Gulf Coast Fisherman Magazine VOL 40 No 3 - SUMMER 2016 - Page 18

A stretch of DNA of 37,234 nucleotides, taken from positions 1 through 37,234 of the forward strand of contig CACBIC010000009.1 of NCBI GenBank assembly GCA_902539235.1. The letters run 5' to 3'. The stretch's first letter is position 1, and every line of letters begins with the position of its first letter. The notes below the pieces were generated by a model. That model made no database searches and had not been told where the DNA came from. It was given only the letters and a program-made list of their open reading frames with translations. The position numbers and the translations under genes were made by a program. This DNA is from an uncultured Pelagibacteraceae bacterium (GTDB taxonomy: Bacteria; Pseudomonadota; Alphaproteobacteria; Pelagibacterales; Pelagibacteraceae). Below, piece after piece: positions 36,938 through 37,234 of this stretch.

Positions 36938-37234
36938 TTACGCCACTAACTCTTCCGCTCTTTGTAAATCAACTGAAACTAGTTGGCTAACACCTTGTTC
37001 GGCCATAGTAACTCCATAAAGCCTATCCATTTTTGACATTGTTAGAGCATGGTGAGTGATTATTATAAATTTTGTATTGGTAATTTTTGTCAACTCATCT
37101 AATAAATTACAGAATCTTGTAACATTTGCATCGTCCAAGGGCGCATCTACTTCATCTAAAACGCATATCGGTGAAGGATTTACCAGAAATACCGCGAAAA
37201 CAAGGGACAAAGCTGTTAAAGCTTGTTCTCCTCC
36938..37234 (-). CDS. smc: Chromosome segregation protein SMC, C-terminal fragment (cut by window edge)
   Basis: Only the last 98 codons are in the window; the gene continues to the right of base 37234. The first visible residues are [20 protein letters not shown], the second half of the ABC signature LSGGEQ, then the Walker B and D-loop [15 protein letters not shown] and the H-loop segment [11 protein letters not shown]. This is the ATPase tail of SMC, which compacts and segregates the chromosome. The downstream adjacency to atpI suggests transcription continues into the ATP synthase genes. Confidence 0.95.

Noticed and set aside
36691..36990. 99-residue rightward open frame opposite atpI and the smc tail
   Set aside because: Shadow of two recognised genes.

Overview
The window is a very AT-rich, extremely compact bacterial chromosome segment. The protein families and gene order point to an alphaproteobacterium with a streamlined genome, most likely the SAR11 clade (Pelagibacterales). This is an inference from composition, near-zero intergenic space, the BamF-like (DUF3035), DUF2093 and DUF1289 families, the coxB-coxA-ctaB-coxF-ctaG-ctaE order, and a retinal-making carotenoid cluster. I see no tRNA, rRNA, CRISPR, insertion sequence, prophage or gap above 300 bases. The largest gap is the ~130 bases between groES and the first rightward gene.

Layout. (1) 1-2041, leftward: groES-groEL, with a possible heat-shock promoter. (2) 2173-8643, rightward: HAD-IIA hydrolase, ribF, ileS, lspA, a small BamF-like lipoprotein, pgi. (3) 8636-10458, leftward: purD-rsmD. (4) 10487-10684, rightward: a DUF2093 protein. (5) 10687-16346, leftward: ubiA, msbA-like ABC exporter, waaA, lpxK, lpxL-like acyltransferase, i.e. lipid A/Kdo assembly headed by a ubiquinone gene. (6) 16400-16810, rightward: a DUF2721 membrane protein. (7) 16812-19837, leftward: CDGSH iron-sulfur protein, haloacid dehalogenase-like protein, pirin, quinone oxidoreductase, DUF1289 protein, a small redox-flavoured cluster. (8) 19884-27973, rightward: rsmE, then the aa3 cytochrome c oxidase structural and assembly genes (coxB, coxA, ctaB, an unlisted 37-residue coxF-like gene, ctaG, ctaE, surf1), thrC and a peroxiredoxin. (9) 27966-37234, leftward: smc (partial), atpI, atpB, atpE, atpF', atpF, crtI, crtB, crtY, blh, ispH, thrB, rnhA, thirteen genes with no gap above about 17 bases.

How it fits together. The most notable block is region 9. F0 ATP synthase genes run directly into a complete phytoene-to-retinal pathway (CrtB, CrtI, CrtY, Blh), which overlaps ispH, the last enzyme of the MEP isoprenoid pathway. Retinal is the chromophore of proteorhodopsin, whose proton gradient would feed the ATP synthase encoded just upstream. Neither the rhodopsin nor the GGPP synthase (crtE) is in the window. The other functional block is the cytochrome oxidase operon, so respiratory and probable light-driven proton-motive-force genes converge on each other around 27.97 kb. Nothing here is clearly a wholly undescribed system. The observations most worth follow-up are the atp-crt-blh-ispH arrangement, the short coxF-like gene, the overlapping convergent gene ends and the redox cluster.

Shrimp Boat Showdown (Continued from page 14.) and start chumming. This will pull the fish to you so they can find your baits.” In this scenario, a traditional chum block won’t hurt, but it’s tantamount to standing next to a team of fire fighters with the hose on full stream and shooting a water gun into the flames. Capt. Travis Holeman, who fishes shrimpers off South Florida, as well as the Mississippi Delta, prefers live chumming, but he won’t hesitate to chunk up dead baits like ballyhoo or menhaden. Trossett often acquires several dozen mojara from local boats right at the dock, but on the water, shrimpers will usually sell bags of bycatch — or barter the “trash” for various forms of refreshment. Various bottomfish such as puffers, sea robins, hog chokes and lizardfish are common in Trossett’s region, while in the northern Gulf, Venice, LA guide Brent Ballay, finds croakers, white trout, ribbonfish and “about 20 other species” in local bycatch. (Note: bycatch may occasionally include regulated species such as lane snapper, so don’t get caught with undersized sport fish on your boat.) Notably, one of your best chum sources for tuna, kings and sharks is a fresh bonito. Maximize your catch by making a set of diagonal cuts from the dorsal to the belly and then another diagonal set facing the opposite direction. This leaves you with a cross hatch pattern, so one smooth slice down the flank releases a pile of bite-size chunks. ENGAGING TARGETS Trossett also starts by pulling up close and chumming behind a shrimper, but he keeps watch for tuna flashing in the chum and if he’s confident the footballs have moved in thick, he’ll adjust his tactics. Concentration and isolation are the keys to his plan. “The more you feed them, the more fish will come,” Trossett said. “When you first get there, everything is kind of spread out. The bonitos will run together and the tunas will run deeper. “When you start chumming, if the bonitos are there, they’ll show up immediately, but if you see a tuna or two, you throw out more chum and they’ll amass themselves.” Trossett also notes that taking your chumming operation farther away from the shrimper. Tuna are hardly bashful, but it seems they just don’t want to deal with the voracious bonito. “The farther away from the boat you get, the tunas will take over,” he said. “Sometimes you only have a few tuna in N O R T H G U L F S t. J o s e p h P o i n t, FL to S h i p S h o a l L i g h t, LA Wells Fishing Forecast Adjustment Times St. Joseph Point Panama City Destin/East Pass Pensacola Bay Entrance Alabama Point Mobile Point Horn Island Pass Pascagoula Pass Chandeleur Light -:60 -1.20 -:40 -:30 -:20 -:15 Same -:10 -:15 Long Point/Lake Borgne Bay St. Louis Rigolets South Pass/Delta